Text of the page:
To be honest, I didn't know that much about David Bowie until I was well into my teens - my first full-on encounter with all things Bowie occurred in late 1979, when I saw him perform on NBC's Saturday Night Live. As I alluded to an earlier post, in much of America of the 1970s, Bowie was considered a "weirdo", a cross-dressing English fop with a flair for flamboyant, garish makeup and outlandish rock 'n' roll alter egos. Of course, by the late '70s, he'd long left a lot of that stuff behind - Bowie was constantly modifying and experimenting with his sound and his look. But the majority of Americans didn't keep up with his ever-changing moods, methods and influences - in this country, first impressions meant a lot. And the impression that the majority of Middle America still had of Bowie - the otherworldly Major Tom and Ziggy of the late '60s/early 70s - was the impression that still lingered as the Eighties approached.
And of course, a big move was his appearance on Bing Crosby's Merrie Olde Christmas holiday special on 30 November, 1977. As I mentioned in an earlier post:
"People forget nowadays, but back in the mid-70s Bowie was considered to be an out-and-out freak by most of Middle America . . . so it was somewhat of a shock and an enlightenment for a lot of people seeing the friendly, polite, 'normal' family man Bowie warbling Christmas carols with Mr. Wholesomeness himself."So the stage was pretty well set for him to continue his assault on the U.S. market through his Saturday Night Live appearance, his first national television performance. David made the most of this opportunity.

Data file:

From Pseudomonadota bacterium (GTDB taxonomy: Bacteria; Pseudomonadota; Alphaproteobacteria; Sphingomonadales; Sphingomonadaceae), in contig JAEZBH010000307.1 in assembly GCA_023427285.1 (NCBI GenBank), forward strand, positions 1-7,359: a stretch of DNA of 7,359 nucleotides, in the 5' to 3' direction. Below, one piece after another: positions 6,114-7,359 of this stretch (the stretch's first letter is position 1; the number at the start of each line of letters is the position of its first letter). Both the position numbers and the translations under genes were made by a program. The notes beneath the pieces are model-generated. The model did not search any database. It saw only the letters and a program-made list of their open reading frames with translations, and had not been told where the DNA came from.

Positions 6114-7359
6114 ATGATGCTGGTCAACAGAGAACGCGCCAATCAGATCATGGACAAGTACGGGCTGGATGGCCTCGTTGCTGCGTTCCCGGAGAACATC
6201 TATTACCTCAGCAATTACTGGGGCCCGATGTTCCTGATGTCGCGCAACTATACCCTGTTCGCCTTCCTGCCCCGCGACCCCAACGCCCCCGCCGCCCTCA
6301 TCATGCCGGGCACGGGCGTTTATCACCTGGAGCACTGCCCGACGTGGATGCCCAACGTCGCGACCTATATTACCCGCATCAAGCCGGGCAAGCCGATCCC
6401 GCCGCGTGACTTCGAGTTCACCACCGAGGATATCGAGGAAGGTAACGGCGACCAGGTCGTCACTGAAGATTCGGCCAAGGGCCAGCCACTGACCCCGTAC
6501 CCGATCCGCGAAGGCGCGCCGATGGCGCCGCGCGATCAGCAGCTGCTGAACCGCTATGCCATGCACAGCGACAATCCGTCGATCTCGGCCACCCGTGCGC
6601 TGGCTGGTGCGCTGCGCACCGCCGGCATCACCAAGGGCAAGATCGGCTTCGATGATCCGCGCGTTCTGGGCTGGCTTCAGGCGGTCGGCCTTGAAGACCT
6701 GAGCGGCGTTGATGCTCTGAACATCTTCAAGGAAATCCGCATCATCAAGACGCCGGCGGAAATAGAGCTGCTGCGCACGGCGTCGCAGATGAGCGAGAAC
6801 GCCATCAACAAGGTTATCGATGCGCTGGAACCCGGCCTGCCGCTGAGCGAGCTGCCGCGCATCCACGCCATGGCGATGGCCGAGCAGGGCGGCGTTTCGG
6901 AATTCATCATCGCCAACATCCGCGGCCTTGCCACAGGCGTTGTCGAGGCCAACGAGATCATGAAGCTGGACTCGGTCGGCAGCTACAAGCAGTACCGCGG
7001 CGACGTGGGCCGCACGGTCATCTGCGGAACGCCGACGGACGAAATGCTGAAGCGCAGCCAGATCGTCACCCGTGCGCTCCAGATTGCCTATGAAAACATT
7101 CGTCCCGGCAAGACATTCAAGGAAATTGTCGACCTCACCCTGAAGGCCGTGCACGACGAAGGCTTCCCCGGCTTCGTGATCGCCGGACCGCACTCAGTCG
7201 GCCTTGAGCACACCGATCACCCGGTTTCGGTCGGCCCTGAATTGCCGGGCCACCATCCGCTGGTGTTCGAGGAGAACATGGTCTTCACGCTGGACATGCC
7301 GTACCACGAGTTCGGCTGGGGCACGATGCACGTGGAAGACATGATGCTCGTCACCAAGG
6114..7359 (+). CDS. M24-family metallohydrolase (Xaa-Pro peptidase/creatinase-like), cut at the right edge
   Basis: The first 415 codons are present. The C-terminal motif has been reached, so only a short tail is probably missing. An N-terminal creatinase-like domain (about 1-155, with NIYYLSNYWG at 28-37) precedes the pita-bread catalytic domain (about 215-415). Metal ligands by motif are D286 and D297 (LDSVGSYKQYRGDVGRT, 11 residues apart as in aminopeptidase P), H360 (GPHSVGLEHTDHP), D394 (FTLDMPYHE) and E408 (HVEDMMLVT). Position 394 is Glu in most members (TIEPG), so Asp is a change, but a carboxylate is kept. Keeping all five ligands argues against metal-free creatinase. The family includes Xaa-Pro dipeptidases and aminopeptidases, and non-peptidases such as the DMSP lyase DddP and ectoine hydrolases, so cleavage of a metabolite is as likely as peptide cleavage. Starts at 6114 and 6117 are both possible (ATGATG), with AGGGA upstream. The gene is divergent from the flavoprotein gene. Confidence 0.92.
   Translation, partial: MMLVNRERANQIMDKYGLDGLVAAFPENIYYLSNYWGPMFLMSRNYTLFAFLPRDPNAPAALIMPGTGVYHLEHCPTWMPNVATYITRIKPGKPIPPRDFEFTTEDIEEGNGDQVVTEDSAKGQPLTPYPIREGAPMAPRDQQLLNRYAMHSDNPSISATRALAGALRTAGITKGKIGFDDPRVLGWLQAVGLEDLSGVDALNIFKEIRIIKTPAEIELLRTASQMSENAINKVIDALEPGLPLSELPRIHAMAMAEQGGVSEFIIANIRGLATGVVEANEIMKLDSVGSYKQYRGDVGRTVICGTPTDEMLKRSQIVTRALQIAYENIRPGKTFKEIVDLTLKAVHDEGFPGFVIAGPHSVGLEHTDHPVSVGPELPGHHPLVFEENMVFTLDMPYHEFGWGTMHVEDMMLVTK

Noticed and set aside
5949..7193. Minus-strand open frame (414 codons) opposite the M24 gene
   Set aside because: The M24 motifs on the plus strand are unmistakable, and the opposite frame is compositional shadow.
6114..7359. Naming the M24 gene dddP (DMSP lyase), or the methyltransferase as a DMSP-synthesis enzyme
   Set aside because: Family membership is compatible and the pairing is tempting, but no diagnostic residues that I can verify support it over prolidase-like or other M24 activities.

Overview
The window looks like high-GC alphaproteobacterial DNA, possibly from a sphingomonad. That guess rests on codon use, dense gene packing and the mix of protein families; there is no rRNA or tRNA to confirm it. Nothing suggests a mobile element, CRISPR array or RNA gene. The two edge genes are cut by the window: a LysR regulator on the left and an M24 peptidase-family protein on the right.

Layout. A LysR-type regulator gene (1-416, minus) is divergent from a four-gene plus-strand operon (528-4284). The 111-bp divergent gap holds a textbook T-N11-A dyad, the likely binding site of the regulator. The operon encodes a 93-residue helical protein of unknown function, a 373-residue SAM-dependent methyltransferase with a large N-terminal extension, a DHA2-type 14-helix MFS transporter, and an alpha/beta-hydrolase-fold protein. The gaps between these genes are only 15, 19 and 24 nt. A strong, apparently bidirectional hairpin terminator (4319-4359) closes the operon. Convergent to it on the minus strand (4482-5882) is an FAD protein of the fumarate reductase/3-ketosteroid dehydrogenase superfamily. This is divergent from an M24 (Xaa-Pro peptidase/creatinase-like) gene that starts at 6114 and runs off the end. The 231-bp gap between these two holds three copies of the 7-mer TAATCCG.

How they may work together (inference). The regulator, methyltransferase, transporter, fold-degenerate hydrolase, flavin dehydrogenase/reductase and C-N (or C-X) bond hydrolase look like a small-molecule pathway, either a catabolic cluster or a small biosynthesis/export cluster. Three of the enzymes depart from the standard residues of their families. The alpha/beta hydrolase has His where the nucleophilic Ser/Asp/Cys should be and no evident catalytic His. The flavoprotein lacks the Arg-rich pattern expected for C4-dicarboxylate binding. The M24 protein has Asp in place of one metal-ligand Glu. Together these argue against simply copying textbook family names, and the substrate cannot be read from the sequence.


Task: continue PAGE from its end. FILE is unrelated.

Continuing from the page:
Bowie's appearance on SNL was in many ways a concise summation of his career up to that point. He and his band (supplemented by up-and-coming (but then generally unknown) New York performance artists Joey Arias and Klaus Nomi) opened with "The Man Who Sold The World", from his 1970 album of the
Here's a clip of the first song from the show, "The Man Who Sold The World":
I thought the costume that Bowie wore for this song was amazing; basically a rigid Bauhaus/Dada-inspired shell tuxedo that held him immobile - Arias and Nomi had to carry him out to
What followed later in the show was "TVC 15", with another stunning and androgynous costume change that Bowie pulls off flawlessly, a 1940s-style Lennon Sisters wide-shouldered dress suit and sheath skirt: